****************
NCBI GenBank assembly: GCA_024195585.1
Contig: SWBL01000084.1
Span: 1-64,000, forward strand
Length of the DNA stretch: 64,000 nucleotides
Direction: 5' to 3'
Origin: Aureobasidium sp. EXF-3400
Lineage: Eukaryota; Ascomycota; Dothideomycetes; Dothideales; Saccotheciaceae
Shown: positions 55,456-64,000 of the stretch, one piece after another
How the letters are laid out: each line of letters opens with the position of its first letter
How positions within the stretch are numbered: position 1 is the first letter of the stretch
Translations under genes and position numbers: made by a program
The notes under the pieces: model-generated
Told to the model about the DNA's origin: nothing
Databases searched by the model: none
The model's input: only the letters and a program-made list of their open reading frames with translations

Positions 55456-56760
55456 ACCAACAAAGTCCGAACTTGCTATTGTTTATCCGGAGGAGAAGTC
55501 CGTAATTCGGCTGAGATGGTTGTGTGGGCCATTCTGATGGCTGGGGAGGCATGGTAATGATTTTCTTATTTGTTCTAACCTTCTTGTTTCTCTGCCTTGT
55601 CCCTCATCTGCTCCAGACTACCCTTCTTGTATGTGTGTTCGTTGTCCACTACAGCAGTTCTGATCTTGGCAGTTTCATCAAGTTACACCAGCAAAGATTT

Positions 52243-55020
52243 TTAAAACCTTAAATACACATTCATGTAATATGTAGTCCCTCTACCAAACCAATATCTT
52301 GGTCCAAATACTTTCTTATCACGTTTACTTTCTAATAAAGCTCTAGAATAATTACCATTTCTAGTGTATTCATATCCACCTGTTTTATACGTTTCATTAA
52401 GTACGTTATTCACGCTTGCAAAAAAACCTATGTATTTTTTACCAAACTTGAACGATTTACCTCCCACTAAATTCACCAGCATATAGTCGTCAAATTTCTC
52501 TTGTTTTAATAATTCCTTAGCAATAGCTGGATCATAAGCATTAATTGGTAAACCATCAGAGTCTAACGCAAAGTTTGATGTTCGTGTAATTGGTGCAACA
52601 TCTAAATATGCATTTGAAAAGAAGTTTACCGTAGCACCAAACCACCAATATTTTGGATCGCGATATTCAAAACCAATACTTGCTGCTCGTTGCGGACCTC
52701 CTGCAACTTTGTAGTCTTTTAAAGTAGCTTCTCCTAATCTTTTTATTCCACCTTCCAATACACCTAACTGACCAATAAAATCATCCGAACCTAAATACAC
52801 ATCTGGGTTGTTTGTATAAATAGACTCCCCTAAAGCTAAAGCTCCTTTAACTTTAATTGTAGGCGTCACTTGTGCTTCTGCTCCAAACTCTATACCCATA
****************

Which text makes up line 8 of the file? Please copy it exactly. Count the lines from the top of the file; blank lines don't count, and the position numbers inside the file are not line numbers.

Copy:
Shown: positions 55,456-64,000 of the stretch, one piece after another